Roofing Options for Your Log Home

log home with dormers and front porchFunctionally, the main purpose of the outer layer of a roof is to protect the house from rain and snow. Many different materials can be used to accomplish this, with varying durability, cost, and aesthetic appeal. Below we have outlined some of the more common choices of roofing material for a log home along with their benefits, costs, and of course some example log home photos.

Wood Shake or Shingle

log home with cedar shake roof

A wooden shake is a roof covering made from a split bolt of wood, while a shingle is made from a sawn bolt. They are typically made from Western red cedar due to its resistance to decay. Although cedar shakes or shingles have a fitting aesthetic for a log home, regions with significant rainfall can promote moss or mildew growth and the sun can crack the wood. People commonly use pressure treated shakes, but for shakes not pressure treated, a preservative should be applied every few years to maintain the roof. More important is to be sure to keep your roof clear of debris, such as pine needles and leaves. Cedar shakes can cost about $200 per square (100 square feet), and installation costs will be higher than asphalt shingles.

Asphalt Shingle

log home with green asphalt shingle roof

The most common roofing material for residential construction in the United States is the asphalt shingle. Also known as 3-tab shingles, they are constructed of fiberglass coated with (or paper saturated with) asphalt and are the least expensive roofing available, with material cost around $60-$70 per square. Despite their low cost, they provide excellent protection for their serviceable live. Typical manufacturers’ warranties are 25 years long. The asphalt is softened by heat then washed away by rain, so these shingles last longest in cool climates or hot climates with little rain.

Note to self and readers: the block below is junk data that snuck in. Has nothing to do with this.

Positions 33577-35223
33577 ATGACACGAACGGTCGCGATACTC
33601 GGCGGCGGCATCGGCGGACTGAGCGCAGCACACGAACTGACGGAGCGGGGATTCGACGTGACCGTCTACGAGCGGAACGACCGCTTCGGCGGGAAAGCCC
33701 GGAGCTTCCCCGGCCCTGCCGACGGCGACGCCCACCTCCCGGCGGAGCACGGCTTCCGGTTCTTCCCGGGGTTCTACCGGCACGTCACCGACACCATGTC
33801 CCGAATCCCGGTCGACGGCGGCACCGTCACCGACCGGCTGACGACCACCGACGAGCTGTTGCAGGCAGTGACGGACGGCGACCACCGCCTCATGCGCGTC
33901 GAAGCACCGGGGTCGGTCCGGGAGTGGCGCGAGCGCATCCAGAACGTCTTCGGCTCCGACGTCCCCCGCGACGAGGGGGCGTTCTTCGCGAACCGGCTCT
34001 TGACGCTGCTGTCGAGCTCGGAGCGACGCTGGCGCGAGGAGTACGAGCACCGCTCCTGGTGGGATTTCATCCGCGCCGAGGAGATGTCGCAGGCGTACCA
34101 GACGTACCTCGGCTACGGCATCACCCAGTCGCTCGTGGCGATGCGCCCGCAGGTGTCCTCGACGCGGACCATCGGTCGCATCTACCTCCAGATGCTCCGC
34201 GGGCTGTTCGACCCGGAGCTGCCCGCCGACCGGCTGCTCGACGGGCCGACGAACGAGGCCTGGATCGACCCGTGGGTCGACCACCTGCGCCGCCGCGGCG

Architectural Shingle

log home with architectural shingle roof and two dormers

Architectural shingles are an increasingly popular type of asphalt shingle. They are a two-layer fiberglass/asphalt shingle bonded together with an asphalt sealant. This gives the shingle more depth and texture than a simple asphalt shingle, evoking a wooden shingle with less maintenance hassle. These shingles cost 20-40% more than a simple 3-tab shingle, but have the same installation costs since they are installed in the same manner as 3-tab shingles. Warranties are sometime offered for extended periods of time and sometimes a lifetime warranty is available.

Steel

log home with metal roof

Metal roofing is very durable compared to other roofing options. Although steel roofing eventually requires recoating to prevent corrosion, it can take 30 to 50 years before such action is necessary. Warranties are also typically for 50 years. Modern metal roofs can utilize reflective pigments, which reflect the majority of the light from the sun and lead to lower summer cooling costs. The material cost of metal roofs average $500 per square, but the low maintenance and longevity of the roof adds to the resale value of the log home.

Copper

builder laying cooper roof

Among metal roofs, copper could be considered the king. It develops a beautiful green patina over time, and a copper roof can last hundreds of years. Any small leaks that might eventually develop can be easily fixed with solder. Costs are very high, with the material alone running around $1000 per square, but the copper is fully recyclable in the unlikely event that someone ever needs to replace the roof.

We hope this overview of the various roofing options has inspired you.  Is there a look you find the most attractive?  Does one just make the most sense for your dream log home?  Please leave us a comment and let us know.  And, if you’d like to speak with someone about any of these options or the homes we featured, please don’t hesitate to contact Real Log Homes.

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